October 2017 Fern Society

On October 19, San Diego Fern Society will study Selaginellas. Photos from Kathie Russell and Jay Amshey will show these interesting plants. Also, Kathie will divide up a couple of Selaginellas to share with everyone in attendance. Selaginella kraussiana, a relatively common and easy Lycophyte can be divided. A terrarium plant from the late Amna Cornett will also be available. Our meeting is at 7:30pm on Thursday October 19, Casa del Prado Room 101, Balboa Park. Start your evening with seasonal treats from Kathy Thomson.

Report on September meeting

In September, San Diego Fern Society was privileged to have Herb Halling, a grower of Platyceriums as well as other interesting plants in the Los Angeles area. Herb shared from his three months in China, touring botanical gardens. On this trip he found just a few Platyceriums but he enjoyed the sights and culture of China, and it was the adventure of a lifetime! Several styles of Chinese gardens were shown in his photos, and Herb hopes to return to China soon.

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Bruce Barry and Kathy Thomson prepared and brought in a variety of Chinese foods for all to enjoy, including cooked ferns! Photos credit Kathy Thomson.

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Photo above credit Kathie Russell.


Selaginellas to share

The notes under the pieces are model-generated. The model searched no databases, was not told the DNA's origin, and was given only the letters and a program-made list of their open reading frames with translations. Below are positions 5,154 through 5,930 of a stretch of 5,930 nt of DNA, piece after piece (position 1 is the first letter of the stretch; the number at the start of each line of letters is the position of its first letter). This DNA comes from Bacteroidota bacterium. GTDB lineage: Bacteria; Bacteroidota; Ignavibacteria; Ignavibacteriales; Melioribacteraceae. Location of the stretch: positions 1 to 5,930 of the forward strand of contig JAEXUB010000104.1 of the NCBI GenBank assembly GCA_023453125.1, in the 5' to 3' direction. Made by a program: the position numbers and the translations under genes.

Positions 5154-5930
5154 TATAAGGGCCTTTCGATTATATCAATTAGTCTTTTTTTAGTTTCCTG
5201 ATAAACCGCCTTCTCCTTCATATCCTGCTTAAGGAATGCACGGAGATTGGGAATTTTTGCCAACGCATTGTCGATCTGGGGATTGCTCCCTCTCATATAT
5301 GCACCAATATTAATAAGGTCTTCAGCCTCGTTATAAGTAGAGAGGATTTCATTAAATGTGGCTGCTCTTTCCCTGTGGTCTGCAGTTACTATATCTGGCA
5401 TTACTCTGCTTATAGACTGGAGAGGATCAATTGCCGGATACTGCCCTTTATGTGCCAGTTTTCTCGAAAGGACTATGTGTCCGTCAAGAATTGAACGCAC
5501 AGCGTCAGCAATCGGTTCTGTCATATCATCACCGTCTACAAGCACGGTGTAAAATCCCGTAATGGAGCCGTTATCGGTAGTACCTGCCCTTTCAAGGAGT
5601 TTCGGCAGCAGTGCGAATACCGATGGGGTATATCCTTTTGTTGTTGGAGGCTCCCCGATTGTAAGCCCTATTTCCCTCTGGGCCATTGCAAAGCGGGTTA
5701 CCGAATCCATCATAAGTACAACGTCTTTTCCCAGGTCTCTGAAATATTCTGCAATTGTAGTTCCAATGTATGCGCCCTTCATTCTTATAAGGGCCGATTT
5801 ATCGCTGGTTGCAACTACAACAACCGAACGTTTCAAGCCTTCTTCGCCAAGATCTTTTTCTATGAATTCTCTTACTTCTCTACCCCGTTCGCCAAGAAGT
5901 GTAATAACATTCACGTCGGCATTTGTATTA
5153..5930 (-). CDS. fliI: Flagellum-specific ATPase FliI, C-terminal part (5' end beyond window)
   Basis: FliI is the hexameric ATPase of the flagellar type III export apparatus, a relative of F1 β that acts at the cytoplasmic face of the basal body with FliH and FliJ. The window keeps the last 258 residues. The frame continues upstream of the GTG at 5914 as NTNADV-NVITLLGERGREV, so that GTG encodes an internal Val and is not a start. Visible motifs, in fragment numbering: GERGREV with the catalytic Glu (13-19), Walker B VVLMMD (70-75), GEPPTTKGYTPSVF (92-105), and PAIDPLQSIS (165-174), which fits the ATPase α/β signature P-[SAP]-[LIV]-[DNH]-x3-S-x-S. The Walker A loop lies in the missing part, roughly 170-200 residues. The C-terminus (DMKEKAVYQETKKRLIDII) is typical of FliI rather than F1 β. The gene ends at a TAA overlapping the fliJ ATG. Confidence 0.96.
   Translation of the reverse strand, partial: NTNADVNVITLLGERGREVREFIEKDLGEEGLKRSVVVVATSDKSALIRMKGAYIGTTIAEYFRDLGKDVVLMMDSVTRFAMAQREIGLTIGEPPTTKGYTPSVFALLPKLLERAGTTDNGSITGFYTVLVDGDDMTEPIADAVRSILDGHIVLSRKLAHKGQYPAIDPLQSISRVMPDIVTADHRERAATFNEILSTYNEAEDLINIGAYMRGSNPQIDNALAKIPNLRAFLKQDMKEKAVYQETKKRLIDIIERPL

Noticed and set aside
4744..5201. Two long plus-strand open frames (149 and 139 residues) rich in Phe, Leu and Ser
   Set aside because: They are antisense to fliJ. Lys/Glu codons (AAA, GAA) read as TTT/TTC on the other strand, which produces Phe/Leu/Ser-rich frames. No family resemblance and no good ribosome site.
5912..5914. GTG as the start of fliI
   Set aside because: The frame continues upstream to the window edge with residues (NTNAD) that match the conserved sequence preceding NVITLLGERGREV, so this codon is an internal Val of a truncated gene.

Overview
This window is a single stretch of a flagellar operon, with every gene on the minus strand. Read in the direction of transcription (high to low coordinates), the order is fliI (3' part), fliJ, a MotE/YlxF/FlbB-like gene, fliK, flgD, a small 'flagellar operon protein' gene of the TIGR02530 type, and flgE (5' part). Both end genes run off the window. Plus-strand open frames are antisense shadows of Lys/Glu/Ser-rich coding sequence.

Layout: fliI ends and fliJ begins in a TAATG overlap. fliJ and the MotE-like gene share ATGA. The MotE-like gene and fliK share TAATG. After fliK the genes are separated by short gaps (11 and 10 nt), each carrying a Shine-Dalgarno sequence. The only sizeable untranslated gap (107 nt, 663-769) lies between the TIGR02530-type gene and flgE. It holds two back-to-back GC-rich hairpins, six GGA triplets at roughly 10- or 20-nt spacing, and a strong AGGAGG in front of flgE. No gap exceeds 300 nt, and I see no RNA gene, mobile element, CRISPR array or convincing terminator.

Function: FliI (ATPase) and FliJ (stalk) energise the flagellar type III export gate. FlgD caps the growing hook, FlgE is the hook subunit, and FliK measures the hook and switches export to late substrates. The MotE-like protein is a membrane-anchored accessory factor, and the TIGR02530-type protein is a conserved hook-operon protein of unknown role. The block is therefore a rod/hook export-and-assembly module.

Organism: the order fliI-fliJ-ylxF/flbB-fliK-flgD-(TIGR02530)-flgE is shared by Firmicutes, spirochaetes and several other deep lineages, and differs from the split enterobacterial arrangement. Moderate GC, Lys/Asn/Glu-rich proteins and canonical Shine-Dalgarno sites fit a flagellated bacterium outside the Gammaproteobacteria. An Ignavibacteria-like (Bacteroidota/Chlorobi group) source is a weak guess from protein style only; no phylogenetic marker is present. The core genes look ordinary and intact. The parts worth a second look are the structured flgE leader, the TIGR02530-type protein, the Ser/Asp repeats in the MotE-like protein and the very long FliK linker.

Those attending the October meeting may take home one or more varieties of Selaginella. The plan is to divide some so that all may enjoy trying these unique plants. We have Selaginella kraussiana and terrarium grown plants tentatively identified as Selaginella martensii.


Attendees are welcome to bring Selaginellas for Show and Tell.

What are Lycophytes?

Lycophytes include the three plant groupings, Lycopodiales, Selaginellales and Isoetales. These are all vascular plants, that is, having specialized tissue to conduct water, minerals and sugars. The veins of a leaf are the strands of vascular tissue. Lycophytes have a unique type of leaf called a microphyll. A single vein serves this simple leaf, which does not have a stalk like most fern fronds or leaves of seed plants.

The Lycophytes include Isoetes, Selaginella, Lycopodium, Lycopodiella and Huperzia. Along with Equisetums and Psilotums, these plants were formerly known as the Fern Allies. They are vascular plants and produce spores. In various fern books the category of Fern Allies is used, and these plants are often studied with ferns. Many grow well in the same conditions as some of the ferns. However, current botanists have classified them differently and the term Fern Allies is no longer suggested. Rather, Isoetes, Selaginella, Lycopodium, Lycopodiella and Huperzia are classed as Lycophytes. Now, Equisetums (Horsetails) and Psilotums (Whisk Ferns) are considered ferns.

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This view from the San Diego Fern Show in 2011 shows three different hanging Lycopodium plants. Also visible lower in the photo are two species of Equisetum. The Lycopodiums are Lycophytes while the Equisetums are classed with ferns. Photo credit Kathie Russell.